Animal testing may be highly controversial, but it should be noted that GMO foods studied in animals have found organ impacts in virtually every circumstance. In humans, there may be an increased trend of food allergies and digestive intolerance because of genetic modification. When plants produce pesticides inside of the plant to kill insects, by basic definition, that plant is toxic.

4. GMO crops can contaminate other fields.
The crops may be genetically modified, but they still grow the same way as any other crop. That means pollination is required for the crop to produce the “fruit” that is being grown. Bees do much of the pollination work, which means they are exposed to the genetic changes of the plant. Seeds are produced by these GMO crops as well in many instances, which can be spread to other fields and contaminate them. If cross-pollination occurs, there is no predictable outcome for both fields, though soybeans are an exception since they don’t cross-pollinate.

5. Animal proteins could be affected by GMO crops.
The vast majority of the core crops in the US that are grown are GMO crops. These crops are then fed to livestock, aquaculture, and apiculture, which impacts groceries that are based on animal proteins. GMO ingredients can be found in milk, seafood, eggs, and animal muscle tissues. Even honey can have GMO ingredients when bees are pollinating genetically modified crops to produce it.

6. Many GMO crops are trademarked, patented, and legally protected.
Farmers that grow GMO crops may be required to sign an agreement to exclusively grow a specific product. They may be asked to take steps that protect the crops being grown from contamination. Farmers that don’t take these steps could be taken to court because of breeching that contract. Some companies have even sued farmers who have patented crops growing in their fields because of natural pollination or distribution patterns, despite the fact that no seeds were ever planted by them.

7. It encourages the use of additional herbicides.
More than 80% of GMO crops grown around the world are created to be tolerant to herbicides. Farmers have increased the number of toxic herbicides because of this by more than 1500% since the first GMO crops were introduced. One of those most common herbicides being used, glyphosate, has been listed by the World Health Organization since 2015 as being a probable carcinogenic.

8. GMOs create super weeds.
If nature knows how to do one thing well, it is to adapt. As crops have grown more resistant to weeds, the weeds have grown stronger and more resilient to the chemicals applied to them that try to kill them. Because of this, some farmers have resorted to using ingredients such as 2, 4-D, which is one of the primary ingredients found in Agent Orange. The US Veteran’s Administration has a long list of presumptive diseases associated with Agent Orange exposure, with many of them being cancers.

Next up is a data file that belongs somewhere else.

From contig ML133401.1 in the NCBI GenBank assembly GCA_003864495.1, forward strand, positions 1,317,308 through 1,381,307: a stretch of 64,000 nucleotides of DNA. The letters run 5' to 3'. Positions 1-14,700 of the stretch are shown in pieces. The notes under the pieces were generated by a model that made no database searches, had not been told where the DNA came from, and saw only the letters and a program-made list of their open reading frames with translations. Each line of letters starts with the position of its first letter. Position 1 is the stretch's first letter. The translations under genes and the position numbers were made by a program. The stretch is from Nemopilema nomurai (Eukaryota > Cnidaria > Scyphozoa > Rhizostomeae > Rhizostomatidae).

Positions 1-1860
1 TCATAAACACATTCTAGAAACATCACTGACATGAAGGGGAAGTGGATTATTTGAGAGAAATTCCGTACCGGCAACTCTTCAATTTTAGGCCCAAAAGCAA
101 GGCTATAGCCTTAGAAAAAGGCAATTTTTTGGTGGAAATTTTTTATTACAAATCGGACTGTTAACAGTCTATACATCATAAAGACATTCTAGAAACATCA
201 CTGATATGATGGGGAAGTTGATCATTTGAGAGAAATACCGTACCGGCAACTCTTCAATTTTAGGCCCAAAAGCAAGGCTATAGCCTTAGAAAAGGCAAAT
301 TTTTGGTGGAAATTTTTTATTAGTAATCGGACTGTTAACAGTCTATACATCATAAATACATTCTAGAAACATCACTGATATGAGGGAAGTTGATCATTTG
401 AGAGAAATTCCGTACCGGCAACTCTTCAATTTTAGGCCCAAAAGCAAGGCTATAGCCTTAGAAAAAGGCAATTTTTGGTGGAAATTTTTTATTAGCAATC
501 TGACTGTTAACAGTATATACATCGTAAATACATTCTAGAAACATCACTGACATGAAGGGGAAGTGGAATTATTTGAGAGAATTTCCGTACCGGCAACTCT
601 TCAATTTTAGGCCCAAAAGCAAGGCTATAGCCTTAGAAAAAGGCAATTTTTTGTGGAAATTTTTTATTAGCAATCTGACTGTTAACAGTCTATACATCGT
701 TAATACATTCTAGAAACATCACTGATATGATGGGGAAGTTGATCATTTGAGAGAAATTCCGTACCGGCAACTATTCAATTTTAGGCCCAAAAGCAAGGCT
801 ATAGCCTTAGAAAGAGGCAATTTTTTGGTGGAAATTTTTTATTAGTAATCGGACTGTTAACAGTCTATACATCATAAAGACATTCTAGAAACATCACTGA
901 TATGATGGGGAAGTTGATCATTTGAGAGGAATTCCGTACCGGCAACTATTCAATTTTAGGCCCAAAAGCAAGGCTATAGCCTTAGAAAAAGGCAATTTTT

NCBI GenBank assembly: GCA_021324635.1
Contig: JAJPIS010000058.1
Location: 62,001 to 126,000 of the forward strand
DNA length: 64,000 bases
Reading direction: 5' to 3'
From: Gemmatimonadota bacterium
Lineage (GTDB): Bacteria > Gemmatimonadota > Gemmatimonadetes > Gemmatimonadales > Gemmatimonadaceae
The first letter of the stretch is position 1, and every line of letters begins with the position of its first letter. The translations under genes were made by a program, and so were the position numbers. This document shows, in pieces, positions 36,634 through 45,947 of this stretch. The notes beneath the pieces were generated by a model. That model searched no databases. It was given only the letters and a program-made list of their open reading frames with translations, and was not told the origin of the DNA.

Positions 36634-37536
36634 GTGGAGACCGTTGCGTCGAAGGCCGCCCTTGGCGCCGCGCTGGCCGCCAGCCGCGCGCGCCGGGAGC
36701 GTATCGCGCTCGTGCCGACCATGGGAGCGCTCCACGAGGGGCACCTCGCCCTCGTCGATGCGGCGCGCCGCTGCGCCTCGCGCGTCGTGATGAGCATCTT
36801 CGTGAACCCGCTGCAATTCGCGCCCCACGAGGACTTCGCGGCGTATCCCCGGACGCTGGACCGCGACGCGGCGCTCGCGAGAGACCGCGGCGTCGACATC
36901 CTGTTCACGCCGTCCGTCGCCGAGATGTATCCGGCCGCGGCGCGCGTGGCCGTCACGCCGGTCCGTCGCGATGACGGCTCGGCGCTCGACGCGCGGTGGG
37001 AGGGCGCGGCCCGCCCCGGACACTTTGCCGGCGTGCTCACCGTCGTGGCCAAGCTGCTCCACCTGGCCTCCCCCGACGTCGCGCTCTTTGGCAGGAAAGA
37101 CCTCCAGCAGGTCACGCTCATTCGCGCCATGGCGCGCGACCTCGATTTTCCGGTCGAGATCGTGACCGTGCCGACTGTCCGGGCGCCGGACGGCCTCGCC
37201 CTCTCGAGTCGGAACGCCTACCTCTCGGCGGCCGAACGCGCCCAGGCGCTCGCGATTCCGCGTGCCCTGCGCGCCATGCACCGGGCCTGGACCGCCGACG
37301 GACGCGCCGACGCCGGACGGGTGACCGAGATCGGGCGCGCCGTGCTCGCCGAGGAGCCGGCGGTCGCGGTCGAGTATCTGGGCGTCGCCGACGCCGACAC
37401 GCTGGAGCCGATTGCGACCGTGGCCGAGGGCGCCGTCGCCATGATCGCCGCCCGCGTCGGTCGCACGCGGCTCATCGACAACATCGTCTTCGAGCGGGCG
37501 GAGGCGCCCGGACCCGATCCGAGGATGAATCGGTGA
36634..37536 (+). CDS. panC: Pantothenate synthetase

9. GMOs create super bugs.
As pesticides are applied to insects that provide a threat to crops, a few of them tend to survive the application. Each subsequent generation becomes more resilient to the pesticide. That means either more needs to be applied or a stronger agent needs to be applied. When something stronger is placed on the crops, the cycle of resilience begins again. Although GMO crops reduced pesticide use by over 1 billion pounds from 1996-2010, the threat of resilient super bugs that could destroy entire croplands without being affected by a pesticide could reduce food supplies instead of increasing them.

10. There are concerns that GMO foods may help to create antibiotic resistance.
One of the ways that crops are modified to be more resilient to disease is to artificially place antibiotic genes within the DNA of the crops. Because there is evidence to suggest that continuing exposure to an antibiotic can lead to disease resistance, the GMO efforts to create a safer food supply could be a contributing factor to the “super bacteria,” such as MRSA, that are increasing in regularity.

11. Genetic engineering doesn’t solve everything.
Atrazine is one of the most common herbicides that is applied to US croplands. According to the National Institutes of Health, atrazine resistance has been studied since the early 1970s. There are dozens of weed species that are already resistant to this herbicide, with research studies by Bettini, Shimabukuro, and Anderson showing over three decades that resistance is growing.

The advantages and disadvantages of GMOs is a necessary conversation we must have. At some point, we must figure out how to feed our growing population levels. New farming methods can only produce a limited amount of change. With this technology, we have the potential to maximize our resources. Of course, maximizing those resources while creating health problems for future generations may not be the right answer either. We should be working to prevent resistance instead of encouraging it.

How do you feel about GMO crops? Do you feel safe eating them? Why or why not?